My somewhat unsophisticated(…) way of transposing now disappeared monuments marked on paper maps onto a satellite map on my laptop screen
The result of all of this was the map you’ll find here, and this is what I took with me to Saqqara. Once I arrived in Egypt, however, I realised there would be a few further technical obstacles to overcome. Firstly, for some reason, maps like this one, although created in Google Maps via a web browser, could not at the time be viewed in the Google Maps app for iOS, meaning I would not, as I had hoped, be able to open the map on my iPhone / iPad and simply watch myself as a blue dot wandering towards the virtual pins on the map. In order to track my movements I would instead need to open the map in a web browser, which would allow me to see where I was in relation to any landmarks visible in the standard version of Google Maps, but not my custom map with the important locations marked. I decided the best I could do would be to take screen grabs of the annotated map while online, and then flick between the two – Google Maps to see where I was, and the screen grabs for comparison with the location of the archaeological features once I knew I was in the right area. Then of course I could start to look for evidence of the features on the ground – any mud brick peeping through to the surface etc.
As a backup, I also bought a GPS unit for my camera which I had hoped would allow me to pinpoint my exact location of each photo I had taken once I was back at my desk. On-site I would use my iPad (bigger screen than an iPhone, easier to see though not that easy in very bright, direct sunlight…) to get me as close as possible, and the location of the photos to check once I was back at home and online.
To the site
And so, in April 2015 I set off for Saqqara with Essam Nagy of the EES’ Cairo Office. On arrival we were warmly welcomed by colleagues from the local Ministry of Antiquities inspectorate. Mohamed Youssef Morsy showed us an Archaic Period mastaba close to the southern end of the North Saqqara plateau which he had recently excavated. Following this another member of the inspectorate, Tamer Radwan, accompanied us on our mission to try to find the locations I was looking for.
Mohamed Youssef Morsy who showed me the site of his recent excavations
A number of the archaic mastabas are still very visible along the edge of the escarpment overlooking the Nile Valley, which was very encouraging.
One of the Archaic mastabas still visible along the escarpment edge, overlooking the Nile Valley
Wandering northwards across the desert, the Main Temple Complex of the Sacred Animal Necropolis was easy enough to find which was quite a thrill.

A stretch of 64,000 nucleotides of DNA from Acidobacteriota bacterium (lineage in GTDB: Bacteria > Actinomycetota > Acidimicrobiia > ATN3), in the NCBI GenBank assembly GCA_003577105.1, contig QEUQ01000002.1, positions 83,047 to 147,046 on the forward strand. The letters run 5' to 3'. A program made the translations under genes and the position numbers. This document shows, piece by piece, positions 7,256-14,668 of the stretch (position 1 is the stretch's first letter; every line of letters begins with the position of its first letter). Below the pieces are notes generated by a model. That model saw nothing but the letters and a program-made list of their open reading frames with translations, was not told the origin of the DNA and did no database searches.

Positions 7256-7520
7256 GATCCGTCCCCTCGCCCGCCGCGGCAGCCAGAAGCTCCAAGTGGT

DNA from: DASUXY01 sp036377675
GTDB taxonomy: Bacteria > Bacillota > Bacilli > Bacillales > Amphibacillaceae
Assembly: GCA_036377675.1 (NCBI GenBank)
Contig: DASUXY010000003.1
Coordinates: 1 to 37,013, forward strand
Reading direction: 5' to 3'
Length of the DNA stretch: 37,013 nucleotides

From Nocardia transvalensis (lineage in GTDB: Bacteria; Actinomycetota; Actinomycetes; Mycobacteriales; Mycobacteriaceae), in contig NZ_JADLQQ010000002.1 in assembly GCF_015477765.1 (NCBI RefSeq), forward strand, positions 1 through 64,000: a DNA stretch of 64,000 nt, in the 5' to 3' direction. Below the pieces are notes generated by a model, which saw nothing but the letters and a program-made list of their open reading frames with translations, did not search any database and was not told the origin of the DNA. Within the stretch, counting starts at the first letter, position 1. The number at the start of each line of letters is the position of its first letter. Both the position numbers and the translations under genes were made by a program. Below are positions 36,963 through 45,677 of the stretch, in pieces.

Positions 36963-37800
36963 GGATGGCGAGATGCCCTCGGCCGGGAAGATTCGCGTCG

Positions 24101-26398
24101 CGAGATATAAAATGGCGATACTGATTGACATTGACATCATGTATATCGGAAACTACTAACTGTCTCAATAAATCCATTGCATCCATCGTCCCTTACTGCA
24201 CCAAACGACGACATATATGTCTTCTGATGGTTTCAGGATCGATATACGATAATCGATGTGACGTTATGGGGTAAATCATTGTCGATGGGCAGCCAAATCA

The main temple complex of the Sacred Animal Necropolis
This would have been a very sizeable and busy area devoted to the maintenance of the cults of various gods in the form of sacred animals – ibises, baboons, falcons, cows and others – mummified examples of which were buried in huge numbers by visitors hoping to gain the favour of these deities, in the vast network of catacombs the ancients cut out of the bedrock underneath the plateau. Emery’s excavations revealed not only the catacombs, mummies, and temple area but a vast quantity of material shedding light on all aspects of life from the Late and Ptolemaic Periods during which the site was in use. Despite the importance of the site it is little known and hardly receives any visitors now, which added to the thrill of course.
Mastaba 3518 is quite close to the Main Temple Complex and was also quite easy to see, a huge mass of mudbrick emerging from the sands.
The remains of Emery’s mastaba 3518, emerging from the sands
I was much more reliant on the satellite maps to locate 3510 but I was satisfied that I had come close enough to this one and two further mastabas which it has been claimed may be potential candidates for Imhotep’s tomb but are totally invisible having only ever been spotted in an image of subsurface remains produced by a geophysical survey carried out in the early 2000s.
Attempting to locate mastaba 3508 of which nothing appeared to be visible on the surface. Bright sunshine made viewing the satellite maps a little difficult…
The brief survey complete, Essam and I took the opportunity to visit ‘beit Emery’ the house built by the great excavator and continued to be used by EES teams until it was passed over the Ministry of Antiquities for use as a storage facility a few years ago.
Essam outside ‘beit Emery’ the house built by the great archaeologist in which he lived during his ‘quest for Imhotep’
Along the way we found some of the light-gauge railway cars he and other archaeologists used to carry vast quantities of debris away from their excavations. They were just dumped near the house he and later EES teams lived in, and had started to disappear beneath the drift sand, rapidly becoming yet another layer of the history of the site.
The full story of Emery’s ‘quest for Imhotep’ forms the first chapter of Searching for the Lost Tombs of Egypt which will be published by Thames and Hudson on 11 October 2018 (pre-order here). The photos I took during the trip are here (Facebook), and displayed with their precise positions on the map, here (Google Maps).